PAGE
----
Associate Professor, Indiana University – Purdue University Indianapolis
Vice President for National Program and Outreach, Council on Foreign Relations
Andrew L. Whitehead, associate professor of sociology at Indiana University–Purdue University Indianapolis and co-author of Taking Back America for God: Christian Nationalism in the United States, discusses the proliferation of Christian nationalism and its influence on American politics.
FASKIANOS: Thank you, Julissa. Good afternoon to everyone. Welcome to the Council on Foreign Relations Religion and Foreign Policy webinar series. I'm Irina Faskianos, vice president for the National Program and Outreach at CFR. As a reminder, today's webinar is on the record, and the audio, video, and transcript will be available on our website, CFR.org, and on our iTunes podcast channel, Religion and Foreign Policy. As always, CFR takes no institutional positions on matters of policy. We're delighted to have professor Andrew Whitehead with us today to talk about the rise of Christian nationalism. We've shared his bio with you but just to give you a few highlights: Professor Whitehead is an associate professor of sociology and director of the Association of Religion Data Archives at the Center for the Study of Religion and American Culture at Indiana University—Purdue University Indianapolis. His research focuses on how religion both shapes and is shaped by contemporary American culture. He's the coauthor of Taking America Back for God: Christian Nationalism in the United States, as well as over three dozen peer-reviewed journal articles. In 2019, Professor Whitehead's article "Make America Christian Again: Christian Nationalism and Voting for Donald Trump in the 2016 Presidential Election" won the Distinguished Article Award for both the Association for the Sociology of Religion and the Society for the Scientific Study of Religion. He's also currently associate editor for Sociology of Religion: A Quarterly Review and was elected to the board of directors of the Religion Research Association. So Andrew, thanks very much for being with us today. I thought you could set the table by talking about how you define the term Christian nationalism, and I know you also want to share some slides with us to illustrate your thesis.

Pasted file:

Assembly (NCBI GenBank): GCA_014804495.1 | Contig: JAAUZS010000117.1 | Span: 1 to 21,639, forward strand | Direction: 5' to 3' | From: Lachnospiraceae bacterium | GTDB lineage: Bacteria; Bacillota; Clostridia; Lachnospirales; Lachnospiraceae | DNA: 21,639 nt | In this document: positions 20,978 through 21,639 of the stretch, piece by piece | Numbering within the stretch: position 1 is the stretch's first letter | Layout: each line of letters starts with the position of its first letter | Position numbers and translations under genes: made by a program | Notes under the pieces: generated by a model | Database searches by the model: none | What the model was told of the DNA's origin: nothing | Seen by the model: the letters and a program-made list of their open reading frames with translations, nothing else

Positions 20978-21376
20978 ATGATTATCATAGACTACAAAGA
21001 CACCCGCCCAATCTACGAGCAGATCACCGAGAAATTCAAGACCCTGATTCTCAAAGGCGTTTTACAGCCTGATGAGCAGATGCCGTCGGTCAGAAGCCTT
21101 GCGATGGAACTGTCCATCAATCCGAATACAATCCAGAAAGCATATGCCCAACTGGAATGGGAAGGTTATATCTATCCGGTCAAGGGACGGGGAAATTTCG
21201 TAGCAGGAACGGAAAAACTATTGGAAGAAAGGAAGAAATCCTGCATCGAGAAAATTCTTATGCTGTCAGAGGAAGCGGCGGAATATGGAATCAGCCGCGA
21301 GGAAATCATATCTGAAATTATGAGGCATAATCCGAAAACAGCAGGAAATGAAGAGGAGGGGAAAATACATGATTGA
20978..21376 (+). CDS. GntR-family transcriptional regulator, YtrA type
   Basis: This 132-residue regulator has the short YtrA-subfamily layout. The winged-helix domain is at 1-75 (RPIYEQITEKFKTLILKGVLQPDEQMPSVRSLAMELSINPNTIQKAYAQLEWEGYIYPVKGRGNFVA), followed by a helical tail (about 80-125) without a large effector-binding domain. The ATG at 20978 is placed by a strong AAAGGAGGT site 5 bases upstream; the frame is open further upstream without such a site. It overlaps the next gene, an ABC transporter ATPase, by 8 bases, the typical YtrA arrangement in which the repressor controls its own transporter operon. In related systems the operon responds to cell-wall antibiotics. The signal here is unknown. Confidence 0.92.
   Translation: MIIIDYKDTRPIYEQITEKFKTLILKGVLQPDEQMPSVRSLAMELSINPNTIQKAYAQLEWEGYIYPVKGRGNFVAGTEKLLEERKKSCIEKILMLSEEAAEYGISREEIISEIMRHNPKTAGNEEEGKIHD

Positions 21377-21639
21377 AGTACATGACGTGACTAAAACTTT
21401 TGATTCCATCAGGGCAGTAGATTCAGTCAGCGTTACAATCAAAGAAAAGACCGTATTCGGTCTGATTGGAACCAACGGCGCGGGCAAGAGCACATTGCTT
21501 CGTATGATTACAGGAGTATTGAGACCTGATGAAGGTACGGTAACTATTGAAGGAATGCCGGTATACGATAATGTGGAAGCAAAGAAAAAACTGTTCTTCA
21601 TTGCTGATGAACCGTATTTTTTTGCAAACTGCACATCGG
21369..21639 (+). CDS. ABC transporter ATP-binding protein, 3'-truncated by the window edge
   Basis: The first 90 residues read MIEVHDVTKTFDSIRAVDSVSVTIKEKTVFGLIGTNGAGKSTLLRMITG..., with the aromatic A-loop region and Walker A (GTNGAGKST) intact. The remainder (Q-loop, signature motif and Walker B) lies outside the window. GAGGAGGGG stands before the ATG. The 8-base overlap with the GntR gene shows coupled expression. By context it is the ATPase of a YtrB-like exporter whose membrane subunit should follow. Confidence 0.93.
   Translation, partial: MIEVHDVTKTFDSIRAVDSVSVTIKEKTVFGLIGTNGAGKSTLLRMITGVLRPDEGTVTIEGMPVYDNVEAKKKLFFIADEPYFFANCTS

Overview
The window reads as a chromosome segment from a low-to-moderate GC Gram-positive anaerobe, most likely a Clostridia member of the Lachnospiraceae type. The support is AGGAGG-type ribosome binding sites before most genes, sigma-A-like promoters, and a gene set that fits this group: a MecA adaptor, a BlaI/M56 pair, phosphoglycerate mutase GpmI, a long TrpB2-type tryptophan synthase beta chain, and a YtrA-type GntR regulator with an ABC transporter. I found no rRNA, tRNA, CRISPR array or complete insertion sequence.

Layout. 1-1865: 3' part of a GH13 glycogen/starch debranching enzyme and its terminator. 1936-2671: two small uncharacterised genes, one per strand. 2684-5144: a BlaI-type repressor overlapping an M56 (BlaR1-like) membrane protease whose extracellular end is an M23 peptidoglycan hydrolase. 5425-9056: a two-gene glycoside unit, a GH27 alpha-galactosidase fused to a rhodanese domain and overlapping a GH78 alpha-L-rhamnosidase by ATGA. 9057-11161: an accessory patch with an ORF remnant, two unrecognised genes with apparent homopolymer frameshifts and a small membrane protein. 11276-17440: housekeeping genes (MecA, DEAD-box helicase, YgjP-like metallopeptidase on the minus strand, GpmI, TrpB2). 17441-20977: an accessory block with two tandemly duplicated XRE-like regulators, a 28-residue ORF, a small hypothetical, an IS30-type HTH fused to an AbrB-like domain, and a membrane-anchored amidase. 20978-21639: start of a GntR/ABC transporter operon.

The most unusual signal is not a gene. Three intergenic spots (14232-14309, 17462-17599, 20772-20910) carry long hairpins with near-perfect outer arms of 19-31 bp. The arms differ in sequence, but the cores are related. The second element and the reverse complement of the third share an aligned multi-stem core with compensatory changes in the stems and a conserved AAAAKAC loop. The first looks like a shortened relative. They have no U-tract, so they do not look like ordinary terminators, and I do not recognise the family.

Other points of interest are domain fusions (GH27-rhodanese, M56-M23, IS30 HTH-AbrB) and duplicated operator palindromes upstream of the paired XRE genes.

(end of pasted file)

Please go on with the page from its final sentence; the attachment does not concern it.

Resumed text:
WHITEHEAD: Yes, thank you so much for the warm introduction and for inviting me today. I'm excited to be part of this discussion and share a little bit about what we've been studying with Christian nationalism. And so I will share my screen here. And I, too, want to highlight my coauthor, Sam Perry. This was a true collaboration and much of our work we do together. And so, yes, when we talk about Christian nationalism, and especially in the events of the last month with the Capitol insurrection, seeing so many Christian symbols like "Jesus Saves 2020" or praying around a cross or a flag, "Jesus is My Savior: Trump is My President," and then to when the insurrectionists breached the Capitol and were on the Senate floor praying. And if anybody has spent time in an evangelical congregation in the U.S., that prayer sounded familiar. And so we see religion suffusing a lot of what we saw at the insurrection. And so Christian nationalism we wouldn't say is the only explanation to what happened, but we do think it is a key explanation, is a key part of what we saw take place at the Capitol. And so in our book Taking America Back for God and also in the number of peer-reviewed articles that we have and published on Christian nationalism, we define Christian nationalism as a cultural framework. So it's a collection of myths and traditions, symbols, narratives, and value systems that idealize and advocate for a fusion between Christianity, and you can place an asterisk by Christianity, with American civic life. So the reason we placed an asterisk there is—I'll show a bit today and as we talked about in our book—is that it includes assumptions of nativism, white supremacy, patriarchy, authoritarianism, militarism, and it sanctifies and justifies violence in the service of what they deem the greater good or even God's plan.